in Uncategorized, Writing

That Dreadful Courtesy

I am upset.

Lately there is so much to be upset about. Thousands dead, and thousands more fleeing from Syria’s civil war. The Islamic State crucifying and decapitating any and all dissenters in its annexed corners of Syria and Iraq. The worst outbreak of Ebola ever in West Africa with hundreds dead and a 50% fatality rate, only gaining traction with the U.S. news machine now that two Americans have been infected. Tens of thousands of children at the U.S. border, fleeing violence in their Central American home countries, and being met with stern faces and angry voices.

All of these things are heartbreaking in their own way, but right now my heart keeps getting drawn back to be broken in Gaza.

So much rubble. So much destruction. So many dead children.

I’m not entirely ignorant of the troubled recent history of the Middle East. Today’s pictures of black smoke rising above ruined streets are not new, and don’t have much to distinguish them from pictures taken in the same region two years ago, five years ago, fourteen years ago; but this time around I find them much more disturbing.

In years past, I felt that Israel was generally doing the right thing in seeking to protect itself. No nation can tolerate a situation where its citizens are blown up at cafés or buses on a regular basis. The walls and military actions may have been distasteful, but they were necessary for the security of Israel’s citizens. The effect that they had on everyday Palestinians was lost on me at the time.

Things are different now.

Israel is still under siege from Hamas’ rocket attacks and tunnel incursions, and I acknowledge that I, sitting comfortably half the world away in Texas, can never appreciate the psychological burden of living under those conditions. However, in a real sense, the Iron Dome anti-missile system seems to have almost completely neutralized the threat of significant damage from these rockets. The most recent suicide bombing in Israel was in 2008. Being able to effectively keep Hamas at arm’s length should give Israel the luxury of pursuing peace, however slow the process may be.

Instead, the Israeli government cynically used the violent death of three teenagers as a pretext to resume bombing Gaza and crush Hamas once and for all. Never mind that we have now learned (and Israeli intelligence knew along) that Hamas was not responsible for killing those boys. Never mind that Gaza is the most densely populated area on the planet. Never mind that the millions of Palestinian civilians, when warned to evacuate their homes mere seconds before they get summarily demolished from above, literally have no safe place to go.

Justified actions. Proportionate response. Regrettable collateral damage.

These words do such violence to their dictionary meaning that we should call them what they are: lies.

What’s the body count since Operation Protective Edge began on July 8, 2014? As I write this on July 29, more than 1000 Palestinians have lost their lives. At least 70% of these casualties were civilians.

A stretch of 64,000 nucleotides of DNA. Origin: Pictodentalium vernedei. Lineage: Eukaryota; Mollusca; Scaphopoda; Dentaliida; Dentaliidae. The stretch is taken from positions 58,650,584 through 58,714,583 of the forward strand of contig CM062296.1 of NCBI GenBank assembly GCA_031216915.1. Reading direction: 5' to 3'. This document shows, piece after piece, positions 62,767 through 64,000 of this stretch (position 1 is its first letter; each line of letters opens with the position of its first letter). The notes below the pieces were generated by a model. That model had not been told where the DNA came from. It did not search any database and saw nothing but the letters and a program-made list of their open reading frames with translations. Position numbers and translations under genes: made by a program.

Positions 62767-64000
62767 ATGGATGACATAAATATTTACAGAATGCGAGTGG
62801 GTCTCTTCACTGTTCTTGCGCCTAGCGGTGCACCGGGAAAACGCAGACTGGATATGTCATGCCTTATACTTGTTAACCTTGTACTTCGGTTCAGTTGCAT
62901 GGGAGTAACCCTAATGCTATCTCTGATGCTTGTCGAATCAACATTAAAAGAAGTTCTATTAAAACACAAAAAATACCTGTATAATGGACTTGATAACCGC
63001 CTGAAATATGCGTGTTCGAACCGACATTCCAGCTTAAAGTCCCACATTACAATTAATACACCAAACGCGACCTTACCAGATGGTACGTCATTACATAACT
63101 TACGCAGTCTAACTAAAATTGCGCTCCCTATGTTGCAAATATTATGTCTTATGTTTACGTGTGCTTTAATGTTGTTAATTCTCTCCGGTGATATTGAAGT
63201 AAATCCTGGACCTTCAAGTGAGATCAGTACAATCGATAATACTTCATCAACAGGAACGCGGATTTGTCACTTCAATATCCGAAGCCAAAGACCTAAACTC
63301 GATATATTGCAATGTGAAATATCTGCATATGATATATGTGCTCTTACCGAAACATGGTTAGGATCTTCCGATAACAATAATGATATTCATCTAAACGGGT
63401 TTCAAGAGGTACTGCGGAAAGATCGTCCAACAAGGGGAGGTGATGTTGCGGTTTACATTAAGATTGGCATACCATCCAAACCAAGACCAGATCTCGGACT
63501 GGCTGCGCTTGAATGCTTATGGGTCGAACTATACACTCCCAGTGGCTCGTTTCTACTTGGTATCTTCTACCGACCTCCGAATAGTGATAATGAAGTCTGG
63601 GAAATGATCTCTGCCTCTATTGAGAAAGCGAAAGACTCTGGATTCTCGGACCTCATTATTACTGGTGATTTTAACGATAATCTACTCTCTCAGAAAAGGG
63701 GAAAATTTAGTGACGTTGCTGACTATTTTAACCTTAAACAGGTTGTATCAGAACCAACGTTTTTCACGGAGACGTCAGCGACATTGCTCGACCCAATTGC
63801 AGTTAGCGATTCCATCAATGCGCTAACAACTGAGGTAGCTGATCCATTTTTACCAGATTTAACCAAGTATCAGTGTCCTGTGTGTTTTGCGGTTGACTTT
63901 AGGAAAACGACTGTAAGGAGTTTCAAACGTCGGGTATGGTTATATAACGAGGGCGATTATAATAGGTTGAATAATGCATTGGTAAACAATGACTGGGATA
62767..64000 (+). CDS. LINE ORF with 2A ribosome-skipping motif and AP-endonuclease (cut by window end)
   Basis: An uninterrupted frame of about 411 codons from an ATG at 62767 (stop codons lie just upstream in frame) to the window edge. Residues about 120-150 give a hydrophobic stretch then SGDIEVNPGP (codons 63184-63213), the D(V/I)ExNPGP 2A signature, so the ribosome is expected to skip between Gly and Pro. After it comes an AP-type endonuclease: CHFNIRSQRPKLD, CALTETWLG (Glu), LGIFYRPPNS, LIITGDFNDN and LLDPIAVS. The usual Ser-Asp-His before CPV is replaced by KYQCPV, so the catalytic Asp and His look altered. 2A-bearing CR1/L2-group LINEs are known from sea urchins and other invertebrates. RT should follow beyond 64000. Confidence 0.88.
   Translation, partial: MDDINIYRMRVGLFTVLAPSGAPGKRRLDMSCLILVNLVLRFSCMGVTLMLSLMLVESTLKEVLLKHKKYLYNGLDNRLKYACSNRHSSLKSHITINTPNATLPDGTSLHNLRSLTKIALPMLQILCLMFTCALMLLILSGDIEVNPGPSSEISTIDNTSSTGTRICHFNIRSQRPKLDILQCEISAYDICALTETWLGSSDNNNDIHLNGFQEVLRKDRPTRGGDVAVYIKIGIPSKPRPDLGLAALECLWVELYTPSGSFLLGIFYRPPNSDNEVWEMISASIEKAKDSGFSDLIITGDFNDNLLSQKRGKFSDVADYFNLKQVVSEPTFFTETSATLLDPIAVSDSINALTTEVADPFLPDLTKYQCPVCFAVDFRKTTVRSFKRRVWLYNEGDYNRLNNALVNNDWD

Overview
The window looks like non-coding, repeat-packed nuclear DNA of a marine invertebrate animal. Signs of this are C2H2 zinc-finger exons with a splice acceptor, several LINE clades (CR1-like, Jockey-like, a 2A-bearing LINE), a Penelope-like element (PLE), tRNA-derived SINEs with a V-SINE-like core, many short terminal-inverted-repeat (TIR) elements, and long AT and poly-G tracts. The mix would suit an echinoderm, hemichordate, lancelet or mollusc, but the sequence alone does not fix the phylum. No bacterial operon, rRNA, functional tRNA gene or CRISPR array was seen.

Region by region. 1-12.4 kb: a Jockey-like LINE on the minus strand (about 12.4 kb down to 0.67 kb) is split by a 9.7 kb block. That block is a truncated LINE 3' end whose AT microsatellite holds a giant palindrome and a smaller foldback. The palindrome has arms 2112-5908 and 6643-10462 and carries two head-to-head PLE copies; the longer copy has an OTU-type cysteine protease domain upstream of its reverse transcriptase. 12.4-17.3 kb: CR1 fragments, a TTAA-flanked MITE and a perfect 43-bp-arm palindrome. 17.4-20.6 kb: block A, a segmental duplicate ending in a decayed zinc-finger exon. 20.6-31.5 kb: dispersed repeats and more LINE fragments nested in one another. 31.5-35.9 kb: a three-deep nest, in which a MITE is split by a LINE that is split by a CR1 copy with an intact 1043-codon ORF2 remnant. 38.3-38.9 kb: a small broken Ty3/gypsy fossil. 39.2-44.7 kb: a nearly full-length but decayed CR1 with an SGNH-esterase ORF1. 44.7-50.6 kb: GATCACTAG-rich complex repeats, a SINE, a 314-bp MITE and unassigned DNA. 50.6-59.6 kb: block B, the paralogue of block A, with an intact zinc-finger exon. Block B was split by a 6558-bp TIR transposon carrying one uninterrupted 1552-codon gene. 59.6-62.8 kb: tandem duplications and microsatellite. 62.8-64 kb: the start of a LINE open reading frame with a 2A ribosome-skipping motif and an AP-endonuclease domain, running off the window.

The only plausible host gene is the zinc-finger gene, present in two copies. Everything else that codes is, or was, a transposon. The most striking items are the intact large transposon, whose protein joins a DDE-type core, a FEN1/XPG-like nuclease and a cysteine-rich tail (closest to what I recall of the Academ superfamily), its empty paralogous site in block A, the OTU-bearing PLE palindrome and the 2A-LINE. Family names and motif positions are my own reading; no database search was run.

There is no moral justification for these numbers.

What is a proportionate response when an inbound rocket is intercepted by Iron Dome, or raiders attack Israeli soldiers from a hidden tunnel? Israel believes that leveling an entire neighborhood is acceptable. Too bad, so sad if the residents disagree.

There is nothing proportionate about the recent action in Shejaiya.

And about that collateral damage. Israel’s response to the butcher bill it has inflicted on Gaza’s civilians does not even rise to the level of regret. Israeli shells killed four young boys as they played football on an empty beach in front of a hotel full of international journalists. Multiple reports from these journalist witnesses state that they were killed as they were running away from the first shot. When your demonstrated strategy includes deliberately targeting children, you have thrown away any possible claim of occupying the moral high ground.

So many dead children.

Here’s what is different for me this time around: as I see picture after picture of distraught men holding the lifeless husks that used to be their daughters and sons, I picture myself in their shoes, holding one or both of my boys.

I can’t deal with that line of thinking for very long. Palestinians are forced to live with it, day after bloody day, waiting for that dreadful courtesy knock on the roof, wondering if today it will be their turn to gather the pieces of their children from the rubble.

Hamas has plenty of blood on its hands, no doubt about it.

But Israel, acting from a vastly superior position of strength, is exacting its vengeance on the people who have the least culpability while being the most vulnerable. This is immoral, unjust, and will do nothing to improve the long-term prospects for peace.

So I offer my small voice on behalf of the besieged Palestinian civilians. Israel must end its campaign of unrestricted violence and terror. The innocent blood in what’s left of Gaza’s streets cries out for justice. Without justice, there will never be peace.